Prostitution in Canada

This contents below provides a general view of Prostitution in Canada and what Canadians are faced with at this present time. More details regarding the Prostitution laws, the constitutional challenge of the laws and other information regarding prostitution, sex trafficking and sex exploitation can be found in the Resources section.

Prostitution is not illegal in Canada.

However, specific activities related to prostitution are illegal.

Although this is a somewhat confusing way to curtail prostitution, it is the Government’s response to preventing the exploitation of those engaging in prostitution and to protect members of the community who are not involved in prostitution.

As such, the Criminal Code has three provisions that deem three prostitution-related activities to be illegal. The three prostitution-related activities that are illegal in Canada are:

a) Operating a common bawdy house (Section 210)

What is a common bawdy house?

It is a place that is kept, occupied or resorted to by one or more persons for the purposes of prostitution or the practices of acts of indecency.

This means that if an individual or individuals establishes a place for the purposes of prostitution or acts of indecency, then the established place fits under the definition of a common bawdy house.

The Constitutional Challenge of Section 210

This provision was constitutional challenged by three sex worker advocates. They argued that performing the act of prostitution is safer indoors versus on the streets. The court that heard the constitutional challenge sided with those who brought forth the constitutional challenge.

At this present time, Section 210 is still in effect because it is pending review from the Supreme Court of Canada. However, if the Supreme Court of Canada decides to strike down/eliminate Section 210, this would mean that the operation of a common bawdy house for prostitution is legal in Canada.

Therefore, any individual or individual(s) can establish a place, wherever they see fit, for the purposes of selling sex. No community will be immune to the existence of a common bawdy house in full operation.

b) Living off the avails of prostitution (Section 212)

Surely I can live off the avails of my employment?

Yes, this is true. If you are a prostitute, you can live off the money that you have earned prostituting. This provision in the Criminal Code was specifically created to protect prostitutes from being exploited by Pimps, Johns, and Madams. Therefore, this provision specifies that a person (or persons) cannot live on the earnings of another individual who is a prostitute.

The Constitutional Challenge of Section 212

This provision was constitutional challenged by the same three sex worker advocates mentioned above. They argued that this provision prevents them from hiring security personnel or assistants that would keep them safe while they are working as prostitutes. The court that heard the constitutional challenge sided with the three sex worker advocates.

It has been suggested by a court of appeal that this provision be rewritten to specify that: Everyone who lives on the avails of prostitution of another person “in circumstances of exploitation” is guilty of an indictable offence…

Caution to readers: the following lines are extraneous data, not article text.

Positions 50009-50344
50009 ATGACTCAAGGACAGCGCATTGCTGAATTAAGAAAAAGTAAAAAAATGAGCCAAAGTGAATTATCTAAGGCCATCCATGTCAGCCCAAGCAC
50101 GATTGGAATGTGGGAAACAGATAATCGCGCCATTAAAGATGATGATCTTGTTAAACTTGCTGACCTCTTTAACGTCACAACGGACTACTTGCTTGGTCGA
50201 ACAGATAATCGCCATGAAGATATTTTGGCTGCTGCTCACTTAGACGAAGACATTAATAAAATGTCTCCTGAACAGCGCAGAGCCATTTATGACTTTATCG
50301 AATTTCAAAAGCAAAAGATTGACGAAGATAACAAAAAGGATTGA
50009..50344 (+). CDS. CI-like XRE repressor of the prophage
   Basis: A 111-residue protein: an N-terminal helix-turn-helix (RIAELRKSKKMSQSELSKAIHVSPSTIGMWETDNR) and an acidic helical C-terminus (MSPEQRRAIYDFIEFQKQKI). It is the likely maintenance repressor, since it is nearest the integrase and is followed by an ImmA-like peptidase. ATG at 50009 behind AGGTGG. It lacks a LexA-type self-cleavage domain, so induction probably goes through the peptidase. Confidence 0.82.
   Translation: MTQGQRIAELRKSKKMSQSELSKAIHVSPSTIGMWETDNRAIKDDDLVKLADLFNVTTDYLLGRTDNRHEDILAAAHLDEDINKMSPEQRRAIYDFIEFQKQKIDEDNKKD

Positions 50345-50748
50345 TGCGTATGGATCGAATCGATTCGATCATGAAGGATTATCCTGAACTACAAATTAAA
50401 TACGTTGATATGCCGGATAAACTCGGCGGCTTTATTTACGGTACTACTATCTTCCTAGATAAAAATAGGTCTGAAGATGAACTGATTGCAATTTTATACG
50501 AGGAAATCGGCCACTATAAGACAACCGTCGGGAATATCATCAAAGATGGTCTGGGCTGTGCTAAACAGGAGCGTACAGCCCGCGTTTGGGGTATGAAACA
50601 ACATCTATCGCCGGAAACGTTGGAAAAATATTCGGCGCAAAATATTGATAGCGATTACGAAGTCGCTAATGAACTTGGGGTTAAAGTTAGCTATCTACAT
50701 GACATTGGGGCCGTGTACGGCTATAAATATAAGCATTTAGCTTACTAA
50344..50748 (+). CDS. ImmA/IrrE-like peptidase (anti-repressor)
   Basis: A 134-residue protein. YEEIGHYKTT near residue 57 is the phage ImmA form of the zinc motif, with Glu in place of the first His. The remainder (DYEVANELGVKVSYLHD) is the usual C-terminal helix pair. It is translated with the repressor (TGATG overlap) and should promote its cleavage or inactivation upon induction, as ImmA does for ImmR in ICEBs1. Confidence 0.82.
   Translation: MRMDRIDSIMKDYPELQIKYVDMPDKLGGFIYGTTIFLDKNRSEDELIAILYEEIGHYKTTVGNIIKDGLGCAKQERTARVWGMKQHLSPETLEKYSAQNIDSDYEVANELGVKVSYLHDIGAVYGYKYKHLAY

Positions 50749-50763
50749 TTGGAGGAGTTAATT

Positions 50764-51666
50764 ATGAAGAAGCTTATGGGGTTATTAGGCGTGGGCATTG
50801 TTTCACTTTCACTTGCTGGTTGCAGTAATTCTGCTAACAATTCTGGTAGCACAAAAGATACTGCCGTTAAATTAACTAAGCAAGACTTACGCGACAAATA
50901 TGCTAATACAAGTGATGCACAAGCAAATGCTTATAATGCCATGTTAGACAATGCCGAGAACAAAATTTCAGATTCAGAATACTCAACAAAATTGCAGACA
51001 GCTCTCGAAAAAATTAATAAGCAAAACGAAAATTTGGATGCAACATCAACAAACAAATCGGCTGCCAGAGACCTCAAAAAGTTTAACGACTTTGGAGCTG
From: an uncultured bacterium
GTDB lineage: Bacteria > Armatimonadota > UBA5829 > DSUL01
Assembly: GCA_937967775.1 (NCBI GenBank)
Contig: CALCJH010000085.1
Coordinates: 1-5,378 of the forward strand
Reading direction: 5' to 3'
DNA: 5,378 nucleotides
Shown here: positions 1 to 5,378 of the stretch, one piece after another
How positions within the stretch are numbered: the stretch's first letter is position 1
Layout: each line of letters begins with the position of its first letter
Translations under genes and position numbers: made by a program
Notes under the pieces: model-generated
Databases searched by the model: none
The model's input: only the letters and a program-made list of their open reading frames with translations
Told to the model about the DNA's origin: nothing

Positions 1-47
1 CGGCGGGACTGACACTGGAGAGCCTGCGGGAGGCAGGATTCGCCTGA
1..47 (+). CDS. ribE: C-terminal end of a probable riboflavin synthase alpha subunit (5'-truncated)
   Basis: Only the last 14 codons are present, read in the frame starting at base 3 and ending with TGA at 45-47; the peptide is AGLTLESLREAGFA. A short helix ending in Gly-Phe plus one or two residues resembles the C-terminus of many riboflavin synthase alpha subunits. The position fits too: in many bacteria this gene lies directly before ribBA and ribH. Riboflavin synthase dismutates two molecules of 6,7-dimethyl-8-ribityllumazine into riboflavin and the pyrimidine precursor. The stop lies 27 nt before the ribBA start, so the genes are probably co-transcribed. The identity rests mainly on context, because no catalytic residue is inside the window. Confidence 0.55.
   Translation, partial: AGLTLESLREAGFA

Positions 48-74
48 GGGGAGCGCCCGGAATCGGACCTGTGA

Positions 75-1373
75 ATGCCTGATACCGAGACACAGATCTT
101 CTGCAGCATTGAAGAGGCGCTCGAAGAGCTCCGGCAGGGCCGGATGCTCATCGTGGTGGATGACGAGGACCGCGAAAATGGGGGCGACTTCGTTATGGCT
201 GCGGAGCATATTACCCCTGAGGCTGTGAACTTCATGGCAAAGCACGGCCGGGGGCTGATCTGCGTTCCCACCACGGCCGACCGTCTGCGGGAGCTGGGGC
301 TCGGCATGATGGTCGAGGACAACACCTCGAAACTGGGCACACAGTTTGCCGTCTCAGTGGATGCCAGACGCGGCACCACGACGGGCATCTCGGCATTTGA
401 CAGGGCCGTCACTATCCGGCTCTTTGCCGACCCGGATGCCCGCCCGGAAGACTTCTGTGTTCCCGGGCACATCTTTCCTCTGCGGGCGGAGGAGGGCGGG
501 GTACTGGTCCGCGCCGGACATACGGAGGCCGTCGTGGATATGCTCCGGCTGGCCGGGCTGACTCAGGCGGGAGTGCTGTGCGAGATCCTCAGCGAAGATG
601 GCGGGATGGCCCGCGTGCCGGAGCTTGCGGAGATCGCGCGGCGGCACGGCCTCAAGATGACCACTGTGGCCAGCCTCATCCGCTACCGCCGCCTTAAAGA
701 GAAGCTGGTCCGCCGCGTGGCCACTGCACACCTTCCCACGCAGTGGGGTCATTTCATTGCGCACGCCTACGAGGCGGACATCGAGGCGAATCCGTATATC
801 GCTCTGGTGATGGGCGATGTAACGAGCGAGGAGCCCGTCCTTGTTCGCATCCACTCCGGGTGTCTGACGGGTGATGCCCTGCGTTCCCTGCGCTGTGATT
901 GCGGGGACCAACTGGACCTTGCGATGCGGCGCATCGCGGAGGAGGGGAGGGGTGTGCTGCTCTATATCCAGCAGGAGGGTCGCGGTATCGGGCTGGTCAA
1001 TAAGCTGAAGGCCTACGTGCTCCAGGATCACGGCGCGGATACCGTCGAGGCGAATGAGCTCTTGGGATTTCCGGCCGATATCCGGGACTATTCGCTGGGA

This puts the burden of proving exploitation, without a reasonable doubt, on the victim.

Pimps, Johns, Madams. These are individuals who are really good at what they do. They are masters of manipulation and will capitalize on the concepts of love, affection, friendship, security and trust to put one in a position of willing, voluntary and unconditional servitude. However, there are circumstances where Pimps, Johns, and Madams will go to the other extreme. If they cannot trick you into falling “in love” with them, they will threaten to kill you or your family.

In either case, when asked whether you have been exploited? One may tell a lie for protection sake – either a lie to protect your “friend” or a lie to protect your life or the lives of your family members.

c) Communicating for the purposes of prostitution (Section 213)

Isn’t communication important in every profession?

Yes, communication is key to every profession. This provision in the Criminal Code was created to prevent individuals from engaging in sexually explicit chat and sexual displays in public areas. It was put in place to protect innocent, unsuspecting, common individuals, such as children, from being exposed to sexually explicit content and the sale and purchase of sex while walking to school, on the bus, outside a shopping centre, in a restaurant, in the grocery store, etc…

Moreover, it was also put into place to prevent social nuisance. It could be said that most individuals prefer not to be exposed to sexually explicit content while going about their everyday routine. Therefore, it could be argued that this provision protects everyone’s right to respect and dignity.

The Constitutional Challenge of Section 213

The same three sex worker advocates challenged this provision by arguing that they need to be able to communicate with potential clients, in public, as a method of screening those who may be potentially dangerous. The court ruled in their favour.

At this present time, the court of appeal overturned the ruling. Therefore, this provision is still in effect. However, it is unknown as to whether there will be an appeal from the three sex worker advocates to contest the ruling of the appeal.